Addiction Research

Inactive Self-Control Systems in the Brain Tied to Risky Behaviors

Risky behaviors like unprotected sex or DUI seem to be the result of a driven personality that cannot seem to get enough of something. However, a recent study shows that it may be a lack of self-control instead of a pronounced level of desire that leads to risk-taking. The findings may lead to new ways of thinking about how to treat mental disorders, addictions and other disorders related to risk-taking. It may also have implications for how the criminal justice system determines the risk of a perpetrator becoming a repeat offender.

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People Engaged in Illicit Drug Use at Higher Risk for Suicide

Suicide is a great tragedy. It not only ends a life which may have been healed, but it devastates families and extended communities. Anguish over missed signals and an inability to help can haunt those who remain for years. The Substance Abuse and Mental Health Services Administration (SAMHSA) issued its latest report on drug use in America, finding that drug abuse is one of the leading risk factors for suicide.

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PG-13 Movies Portray Same Amount of Alcohol Use by Violent Characters as R Movies

Parents often rely on the movie ratings system to help guide decisions about which movies their kids are allowed to see. For teens, parents may limit them to PG-13 movies, or only allow R-rated movies if they are pre-screened by the parents for content and language. 

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Drinking Alone During Adolescence an Early Warning of Future Problems

Adolescents who get someone to buy them alcohol for a weekend party or who sneak around with their friends to drink are facing some increased risks. Adolescents who try alcohol before reaching age 15 have been shown to face poor health futures, with two to three times greater risk of becoming substance dependent. A new study finds that when adolescents engage in solitary drinking their risks are even greater.

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Exploring Genetics of Addiction May One Day Lead to Cure

You are made of about 100 trillion cells. The sheer magnitude of this number is striking, representing each of the individual components that make up all of your organs, the majority of them specialized to a particular role and working in tandem with the rest of your body to keep you functioning. Every single one of these cells also contains a copy of your genetic instructions, which are like a basic blueprint for creating you. The tiny variations in the master code—brought about through fresh mutation or an old one inherited from your parents—are what make each of us unique. However, just as these mutations can be fortuitous, they are also known to contribute to a wide range of medical and psychological conditions, and addiction is just one of them.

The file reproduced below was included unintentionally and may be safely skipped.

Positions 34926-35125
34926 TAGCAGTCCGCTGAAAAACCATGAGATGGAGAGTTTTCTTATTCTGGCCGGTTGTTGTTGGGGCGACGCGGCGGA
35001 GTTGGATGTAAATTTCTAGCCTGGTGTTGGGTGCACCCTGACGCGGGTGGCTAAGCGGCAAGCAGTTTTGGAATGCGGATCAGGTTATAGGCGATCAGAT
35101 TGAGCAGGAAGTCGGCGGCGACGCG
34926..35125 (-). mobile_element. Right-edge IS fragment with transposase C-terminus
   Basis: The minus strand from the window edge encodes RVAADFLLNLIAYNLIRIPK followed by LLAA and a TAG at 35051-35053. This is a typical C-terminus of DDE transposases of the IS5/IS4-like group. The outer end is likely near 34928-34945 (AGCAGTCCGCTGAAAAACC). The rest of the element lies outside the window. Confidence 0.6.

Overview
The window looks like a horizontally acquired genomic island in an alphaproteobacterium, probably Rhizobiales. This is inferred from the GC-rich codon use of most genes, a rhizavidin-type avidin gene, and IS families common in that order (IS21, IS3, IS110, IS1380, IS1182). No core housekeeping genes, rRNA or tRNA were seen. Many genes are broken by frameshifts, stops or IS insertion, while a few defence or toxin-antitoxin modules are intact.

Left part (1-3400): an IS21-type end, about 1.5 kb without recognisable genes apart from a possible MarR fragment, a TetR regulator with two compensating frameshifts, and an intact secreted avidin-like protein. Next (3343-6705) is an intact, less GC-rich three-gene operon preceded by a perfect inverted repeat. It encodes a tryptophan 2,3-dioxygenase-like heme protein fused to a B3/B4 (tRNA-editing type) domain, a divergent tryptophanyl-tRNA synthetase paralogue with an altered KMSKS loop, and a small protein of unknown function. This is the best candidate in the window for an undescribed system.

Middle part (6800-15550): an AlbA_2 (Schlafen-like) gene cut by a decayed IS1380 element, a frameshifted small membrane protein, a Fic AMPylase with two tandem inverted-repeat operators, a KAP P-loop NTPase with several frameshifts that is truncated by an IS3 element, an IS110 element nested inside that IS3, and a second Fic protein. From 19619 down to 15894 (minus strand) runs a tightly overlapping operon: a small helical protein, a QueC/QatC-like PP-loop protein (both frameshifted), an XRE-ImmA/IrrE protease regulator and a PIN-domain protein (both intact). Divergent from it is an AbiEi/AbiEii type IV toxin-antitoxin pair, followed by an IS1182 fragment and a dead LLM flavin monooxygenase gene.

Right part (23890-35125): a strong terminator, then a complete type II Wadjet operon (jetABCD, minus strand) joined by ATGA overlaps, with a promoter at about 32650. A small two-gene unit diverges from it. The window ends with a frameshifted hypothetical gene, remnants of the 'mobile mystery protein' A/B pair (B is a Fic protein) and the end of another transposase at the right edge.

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Girls Abusing Substances at Rates Sometimes Higher than Boys

Research has shown boys have traditionally engaged in more drug and alcohol abuse than girls. But that’s starting to change. Today more girls are abusing prescription drugs than boys and more girls are drinking than ever before, and it can be a struggle knowing if a teen girl has a substance abuse problem.

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Cocaine Prevents Fat Storage, Study Finds

Many people addicted to cocaine gain substantial amounts of weight once they enter recovery, and the mental/physical effects of this weight gain can contribute significantly to the risks for relapse and a return to drug use. Until now, doctors and researchers have tied weight gain in recovering cocaine addicts to the urge to replace drug consumption with food consumption. However, according to the results of a study published in August 2013 by the University of Cambridge, long-term cocaine use may actually lay the groundwork for recovery-related weight gain by altering the body’s ability to properly store fat.
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Cocaine Use Shown to Speed Brain Aging

Brain aging is a general term used to describe structural, chemical and psychological changes that commonly occur in the brains of older individuals. While this process doesn’t affect everyone in the same way, aging in the brain is associated with a number of significant health problems, including Alzheimer’s disease and depression. Current evidence indicates that people who habitually abuse cocaine develop changes in their brains that point toward the onset of premature brain aging. In particular, habitual cocaine abuse can destroy grey matter, the material that forms the core of the brain’s communications network. Full Story

Study Explores Potential of Modafinil for Treatment of Alcohol Dependence

As humans, our ability to fight addiction is tied to our ability to control impulses. When this control is in place, we also control the consumption of those substances that generate rewards, including alcohol, food and drugs. Full Story

Drunk Not Drink Determines Future Problems for Kids

It has long been thought that if kids were exposed to alcohol at a young age, they were at a greater risk for developing life-long alcohol problems and other negative behaviors. Full Story